Start Up No.1355: TikTok halts London HQ plan, how Twitter was hacked, the AI deciding patient care, 32 clipboard-snooping apps, and more

The EU is investigating whether Alexa, Siri and Google Home might threaten consumer rights (not consumers). CC-licensed photo by Stock Catalog on Flickr.

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A selection of 10 links for you. Unsubstantiated. I’m @charlesarthur on Twitter. Observations and links welcome.

TikTok halts talks on London HQ amid UK-China tensions • The Guardian

Phillip Inman:


The Chinese social media firm TikTok has pulled back from talks to site the headquarters for its non-China business in the UK, threatening the creation of 3,000 jobs, as fears grow of a tit-for-tat trade war between London and Beijing.

Its parent company, ByteDance, which is based in Beijing, had spent months in negotiations with the Department for International Trade and No 10 officials to expand operations in addition to the near 800 employed by TikTok.

It is understood talks were suspended after ByteDance executives cited the “wider geopolitical context” following the UK government’s ban on Chinese telecoms firm Huawei from developing Britain’s 5G mobile phone network.


Pretty much kills off any claim that TikTok isn’t a Chinese company. And that the Chinese government isn’t pushing it hither and thither.
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Hackers tell the story of the Twitter attack from the inside • The New York Times

Nathaniel Popper and Kate Conger:


four people who participated in the scheme spoke with The Times and shared numerous logs and screen shots of the conversations they had on Tuesday and Wednesday, demonstrating their involvement both before and after the hack became public.

The interviews indicate that the attack was not the work of a single country like Russia or a sophisticated group of hackers. Instead, it was done by a group of young people — one of whom says he lives at home with his mother — who got to know one another because of their obsession with owning early or unusual screen names, particularly one letter or number, like @y or @6.

The Times verified that the four people were connected to the hack by matching their social media and cryptocurrency accounts to accounts that were involved with the events on Wednesday. They also presented corroborating evidence of their involvement, like the logs from their conversations on Discord, a messaging platform popular with gamers and hackers, and Twitter.

Playing a central role in the attack was “Kirk”, who was taking money in and out of the same Bitcoin address as the day went on, according to an analysis of the Bitcoin transactions by The Times, with assistance from the research firm Chainalysis.

But the identity of Kirk, his motivation and whether he shared his access to Twitter with anyone else remain a mystery even to the people who worked with him. It is still unclear how much Kirk used his access to the accounts of people like Mr. Biden and Mr. Musk to gain more privileged information, like their private conversations on Twitter.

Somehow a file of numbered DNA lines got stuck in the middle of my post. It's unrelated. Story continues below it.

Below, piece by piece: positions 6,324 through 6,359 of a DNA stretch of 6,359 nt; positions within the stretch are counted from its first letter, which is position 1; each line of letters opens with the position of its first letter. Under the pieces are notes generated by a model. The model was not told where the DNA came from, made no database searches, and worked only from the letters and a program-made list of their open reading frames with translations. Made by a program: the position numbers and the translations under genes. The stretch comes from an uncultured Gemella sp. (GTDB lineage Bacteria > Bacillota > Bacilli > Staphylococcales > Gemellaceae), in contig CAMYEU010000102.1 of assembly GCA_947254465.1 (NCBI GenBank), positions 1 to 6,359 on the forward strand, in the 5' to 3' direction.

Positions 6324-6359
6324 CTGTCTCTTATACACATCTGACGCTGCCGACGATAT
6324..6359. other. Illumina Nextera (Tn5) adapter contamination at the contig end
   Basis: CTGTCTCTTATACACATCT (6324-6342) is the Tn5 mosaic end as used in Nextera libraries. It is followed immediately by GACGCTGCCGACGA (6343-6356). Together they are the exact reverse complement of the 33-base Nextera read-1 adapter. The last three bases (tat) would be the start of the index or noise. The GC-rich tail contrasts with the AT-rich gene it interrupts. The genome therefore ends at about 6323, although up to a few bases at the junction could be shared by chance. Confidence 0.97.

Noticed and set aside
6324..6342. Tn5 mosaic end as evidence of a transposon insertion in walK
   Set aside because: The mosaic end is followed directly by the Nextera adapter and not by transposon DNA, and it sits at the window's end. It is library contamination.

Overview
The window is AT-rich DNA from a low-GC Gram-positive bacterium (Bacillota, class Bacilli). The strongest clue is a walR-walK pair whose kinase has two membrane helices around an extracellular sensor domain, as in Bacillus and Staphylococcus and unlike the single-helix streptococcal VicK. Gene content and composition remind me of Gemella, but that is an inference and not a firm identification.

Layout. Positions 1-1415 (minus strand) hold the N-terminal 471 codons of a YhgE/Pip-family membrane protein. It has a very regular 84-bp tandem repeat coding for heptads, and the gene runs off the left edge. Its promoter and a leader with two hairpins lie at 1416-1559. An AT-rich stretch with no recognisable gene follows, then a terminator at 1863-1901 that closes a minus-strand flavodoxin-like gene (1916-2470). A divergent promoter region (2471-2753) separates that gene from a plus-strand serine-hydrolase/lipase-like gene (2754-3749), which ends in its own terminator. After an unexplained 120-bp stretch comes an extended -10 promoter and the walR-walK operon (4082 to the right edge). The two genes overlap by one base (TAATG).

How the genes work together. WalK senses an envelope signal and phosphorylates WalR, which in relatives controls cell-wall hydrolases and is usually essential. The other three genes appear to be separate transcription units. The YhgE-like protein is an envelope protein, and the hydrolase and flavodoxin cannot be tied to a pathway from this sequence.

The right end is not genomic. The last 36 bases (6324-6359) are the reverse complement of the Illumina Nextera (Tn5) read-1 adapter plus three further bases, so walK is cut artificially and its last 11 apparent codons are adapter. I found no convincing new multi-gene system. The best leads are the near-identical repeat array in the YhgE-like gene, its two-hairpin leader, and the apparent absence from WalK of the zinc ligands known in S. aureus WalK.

I do wonder whether Musk, Biden or Obama would do any confidential work by DM. (Biden surely doesn’t run his own account.) Script kiddies’ obsession with getting control of accounts with single or a couple of letters is quite strange, but a real driving force.
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Seven ‘no log’ VPN providers accused of leaking – yup, you guessed it – 1.2TB of user logs onto the internet • The Register

Shaun Nichols:


A string of “zero logging” VPN providers have some explaining to do after more than a terabyte of user logs were found on their servers unprotected and facing the public internet.

This data, we are told, included in at least some cases clear-text passwords, personal information, and lists of websites visited, all for anyone to stumble upon.

It all came to light this week after Comparitech’s Bob Diachenko spotted 894GB of records in an unsecured Elasticsearch cluster that belonged to UFO VPN.

The silo contained streams of log entries as netizens connected to UFO’s service: this information included what appeared to be account passwords in plain text, VPN session secrets and tokens, IP addresses of users’ devices and the VPN servers they connected to, connection timestamps, location information, device characteristics and OS versions, and web domains from which ads were injected into the browsers of UFO’s free-tier users.


Never ever ever ever ever believe VPN companies which tell you that they don’t keep logs.
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Siri, Alexa and Google Assistant in the spotlight as Europe launches Internet of Things investigation • ZDNet

Daphne Leprince-Ringuet:


The organization’s commissioner Margrethe Vestager announced the launch of a sector probe to make sure that the companies behind smart products and digital assistants aren’t building monopolies that could threaten consumer rights in the EU.

Vestager named Apple’s Siri, Google’s Assistant and Amazon’s Alexa, but also Deutshe Telekom’s Magenta as the voice assistants “at the centre of it all”. While the technologies have great potential, the commissioner warned that they should be deployed carefully.